Mark Davenport (PhD, 2010) as been selected as a Rice Outstanding Young Engineering Alumnus. The award, established in 1996, recognizes achievements of Rice Engineering Alumni under 40 years old. Recipients are chosen by the George R. Brown School of Engineering and the Rice Engineering Alumni (REA).

Mark is an Associate Professor of Electrical and Computer Engineering at Georgia Tech. His many other honors include the Hershel Rich Invention Award and Budd Award for best engineering thesis at Rice, a NSF Math Sciences postdoc fellowship, NSF CAREER Award, AFOSR YIP Award, Sloan Fellow, and PECASE.

Mark spent time at Rice in winter 2020 as the Texas Instruments Visiting Professor.

DSP postdoc alum Thomas Goldstein has launched a new clothing line that evades detection by machine learning vision algorithms.

This stylish pullover is a great way to stay warm this winter, whether in the office or on-the-go. It features a stay-dry microfleece lining, a modern fit, and adversarial patterns the evade most common object detectors. In this demonstration, the YOLOv2 detector is evaded using a pattern trained on the COCO dataset with a carefully constructed objective.

Paper:  Making an Invisibility Cloak: Real World Adversarial Attacks on Object Detectors by Z. Wu, S-N. Lim, L. Davis, Tom Goldstein, October 2019

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New Yorker article:  Dressing for the Surveillance Age

Rice DSP group faculty Richard Baraniuk will be leading a team of engineers, computer scientists, mathematicians, and statisticians on a five-year ONR MURI project to develop a principled theory of deep learning based on rigorous mathematical principles.  The team includes:

International collaborators include the Alan Turing and Isaac Newton Institutes in the UK.

DOD press release

B. Wang*, T. M. Nguyen*, A. L. Bertozzi***, R. G. Baraniuk**, S. J. Osher**. "Scheduled Restart Momentum for Accelerated Stochastic Gradient Descent", arXiv, 2020.

Gihub code:


Slides: SRSGD

Stochastic gradient descent (SGD) with constant momentum and its variants such as Adam are the optimization algorithms of choice for training deep neural networks (DNNs). Since DNN training is incredibly computationally expensive, there is great interest in speeding up convergence. Nesterov accelerated gradient (NAG) improves the convergence rate of gradient descent (GD) for convex optimization using a specially designed momentum; however, it accumulates error when an inexact gradient is used (such as in SGD), slowing convergence at best and diverging at worst. In this paper, we propose Scheduled Restart SGD (SRSGD), a new NAG-style scheme for training DNNs. SRSGD replaces the constant momentum in SGD by the increasing momentum in NAG but stabilizes the iterations by resetting the momentum to zero according to a schedule. Using a variety of models and benchmarks for image classification, we demonstrate that, in training DNNs, SRSGD significantly improves convergence and generalization; for instance in training ResNet200 for ImageNet classification, SRSGD achieves an error rate of 20.93% vs. the benchmark of 22.13%. These improvements become more significant as the network grows deeper. Furthermore, on both CIFAR and ImageNet, SRSGD reaches similar or even better error rates with fewer training epochs compared to the SGD baseline.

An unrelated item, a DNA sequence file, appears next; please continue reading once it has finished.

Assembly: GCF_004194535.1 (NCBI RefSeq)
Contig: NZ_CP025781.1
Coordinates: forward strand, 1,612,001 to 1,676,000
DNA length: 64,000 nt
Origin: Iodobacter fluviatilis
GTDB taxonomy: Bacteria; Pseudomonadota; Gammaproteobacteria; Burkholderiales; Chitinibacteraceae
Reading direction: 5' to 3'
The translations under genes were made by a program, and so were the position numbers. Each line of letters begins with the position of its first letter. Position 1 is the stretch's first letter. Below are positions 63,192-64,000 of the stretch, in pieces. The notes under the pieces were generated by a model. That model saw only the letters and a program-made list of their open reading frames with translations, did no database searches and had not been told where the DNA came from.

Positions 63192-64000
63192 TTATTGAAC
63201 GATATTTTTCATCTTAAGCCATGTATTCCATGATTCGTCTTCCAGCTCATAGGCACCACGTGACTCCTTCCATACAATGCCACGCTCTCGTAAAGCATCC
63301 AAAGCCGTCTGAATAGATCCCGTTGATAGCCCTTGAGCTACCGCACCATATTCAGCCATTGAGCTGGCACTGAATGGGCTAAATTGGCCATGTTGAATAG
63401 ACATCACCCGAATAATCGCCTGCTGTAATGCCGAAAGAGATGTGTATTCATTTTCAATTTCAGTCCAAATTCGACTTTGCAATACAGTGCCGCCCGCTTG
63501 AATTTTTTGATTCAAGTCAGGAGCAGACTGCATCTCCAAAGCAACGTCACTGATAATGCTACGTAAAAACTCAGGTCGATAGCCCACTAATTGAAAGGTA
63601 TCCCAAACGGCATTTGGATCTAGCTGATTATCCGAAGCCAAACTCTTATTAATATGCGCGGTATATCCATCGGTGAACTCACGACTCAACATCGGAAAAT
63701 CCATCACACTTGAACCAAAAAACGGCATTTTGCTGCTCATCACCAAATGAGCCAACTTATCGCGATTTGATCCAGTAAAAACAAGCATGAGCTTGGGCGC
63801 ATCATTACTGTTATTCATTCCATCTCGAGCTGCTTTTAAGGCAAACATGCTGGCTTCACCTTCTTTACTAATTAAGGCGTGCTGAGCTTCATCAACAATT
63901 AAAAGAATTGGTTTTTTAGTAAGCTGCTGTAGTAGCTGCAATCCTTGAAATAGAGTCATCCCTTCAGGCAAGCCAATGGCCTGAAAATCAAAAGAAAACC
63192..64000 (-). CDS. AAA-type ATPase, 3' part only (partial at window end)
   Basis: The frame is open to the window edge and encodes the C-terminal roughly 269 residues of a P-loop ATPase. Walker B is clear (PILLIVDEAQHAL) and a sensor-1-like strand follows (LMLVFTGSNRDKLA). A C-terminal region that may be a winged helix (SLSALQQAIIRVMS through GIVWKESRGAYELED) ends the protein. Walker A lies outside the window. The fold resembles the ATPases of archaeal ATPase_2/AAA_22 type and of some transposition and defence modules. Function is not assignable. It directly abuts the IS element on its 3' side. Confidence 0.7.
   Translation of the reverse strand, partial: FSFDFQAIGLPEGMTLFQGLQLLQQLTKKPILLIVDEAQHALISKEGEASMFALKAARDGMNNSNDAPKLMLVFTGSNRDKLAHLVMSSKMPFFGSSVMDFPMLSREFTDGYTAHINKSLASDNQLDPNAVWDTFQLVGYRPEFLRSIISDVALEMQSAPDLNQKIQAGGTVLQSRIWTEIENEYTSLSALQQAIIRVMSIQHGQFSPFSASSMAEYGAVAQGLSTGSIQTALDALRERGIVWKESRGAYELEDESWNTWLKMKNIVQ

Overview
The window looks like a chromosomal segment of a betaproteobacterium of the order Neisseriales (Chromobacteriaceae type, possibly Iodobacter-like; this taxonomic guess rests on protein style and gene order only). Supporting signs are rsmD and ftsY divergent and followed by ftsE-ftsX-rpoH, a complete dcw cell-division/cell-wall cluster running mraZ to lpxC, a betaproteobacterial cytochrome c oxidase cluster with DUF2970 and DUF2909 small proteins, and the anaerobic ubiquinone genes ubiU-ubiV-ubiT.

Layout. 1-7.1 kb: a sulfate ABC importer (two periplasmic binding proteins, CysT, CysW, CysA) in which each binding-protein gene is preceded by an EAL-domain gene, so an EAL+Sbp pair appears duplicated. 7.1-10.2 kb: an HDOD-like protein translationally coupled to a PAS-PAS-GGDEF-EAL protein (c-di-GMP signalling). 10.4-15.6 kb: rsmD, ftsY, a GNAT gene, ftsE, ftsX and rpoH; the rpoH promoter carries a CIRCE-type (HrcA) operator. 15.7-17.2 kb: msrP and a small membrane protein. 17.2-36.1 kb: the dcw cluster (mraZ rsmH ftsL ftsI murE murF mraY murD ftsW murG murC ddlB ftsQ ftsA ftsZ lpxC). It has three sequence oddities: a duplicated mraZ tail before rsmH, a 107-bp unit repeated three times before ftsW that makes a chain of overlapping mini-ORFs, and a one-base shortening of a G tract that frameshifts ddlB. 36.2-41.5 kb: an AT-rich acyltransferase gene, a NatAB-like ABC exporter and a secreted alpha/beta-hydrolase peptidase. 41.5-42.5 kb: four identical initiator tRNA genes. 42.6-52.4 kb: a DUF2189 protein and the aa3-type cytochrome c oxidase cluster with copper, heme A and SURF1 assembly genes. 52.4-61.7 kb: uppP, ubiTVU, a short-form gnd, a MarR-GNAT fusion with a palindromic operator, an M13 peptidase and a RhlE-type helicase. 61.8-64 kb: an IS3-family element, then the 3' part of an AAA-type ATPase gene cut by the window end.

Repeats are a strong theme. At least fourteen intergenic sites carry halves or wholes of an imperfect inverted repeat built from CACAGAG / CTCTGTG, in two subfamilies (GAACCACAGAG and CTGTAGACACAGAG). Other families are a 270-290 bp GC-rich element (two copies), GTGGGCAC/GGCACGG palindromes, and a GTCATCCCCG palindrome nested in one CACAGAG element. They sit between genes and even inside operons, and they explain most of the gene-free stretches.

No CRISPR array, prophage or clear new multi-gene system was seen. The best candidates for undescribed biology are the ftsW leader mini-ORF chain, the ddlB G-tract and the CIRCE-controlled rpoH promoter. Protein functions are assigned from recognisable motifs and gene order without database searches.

Figure 1: Error vs. depth of ResNet models trained with SRSGD and the baseline SGD with constant momemtum. Advantage of SRSGD continues to grow with depth.

Figure 2: Test error vs. number of epoch reduction in CIFAR10 and ImageNet training. The dashed lines are test errors of the SGD baseline.

* : Co-first authors; **: Co-last authors; ***: Middle author

Rice DSP will again be well-represented at NeurIPS 2019 in Vancouver, Canada

DSP alum Christoph Studer (postdoc 2010-12) has been awarded tenure at Cornell University. Christoph is an expert in signal processing, communications, machine learning, and their implementation in VLSI circuits. He has received a Swiss National Science Foundation postdoc fellowship, a US NSF CAREER Award, and numerous best paper awards.  He is still is not a fan of Blender.

D. LeJeune, H. Javadi, R. G. Baraniuk, "The Implicit Regularization of Ordinary Least Squares Ensembles,", 10 October 2019.

Ensemble methods that average over a collection of independent predictors that are each limited to a subsampling of both the examples and features of the training data command a significant presence in machine learning, such as the ever-popular random forest, yet the
nature of the subsampling effect, particularly of the features, is not well understood.  We study the case of an ensemble of linear predictors, where each individual predictor is fit using ordinary least squares on a random submatrix of the data matrix. We show that, under standard Gaussianity assumptions, when the number of features selected for each predictor is optimally tuned, the asymptotic risk of a large ensemble is equal to the asymptotic ridge regression risk, which is known to be optimal among linear predictors in this setting. In addition to eliciting this implicit regularization that results from subsampling, we also connect this ensemble to the dropout technique used in training deep (neural) networks, another strategy that has been shown to have a ridge-like regularizing effect.

Above: Example (rows) and feature (columns) subsampling of the training data X used in the ordinary least squares fit for one member of the ensemble. The i-th member of the ensemble is only allowed to predict using its subset of the features (green). It must learn its parameters by performing ordinary least squares using the subsampled examples of (red) and the subsampled examples (rows) and features (columns) of X (blue, crosshatched).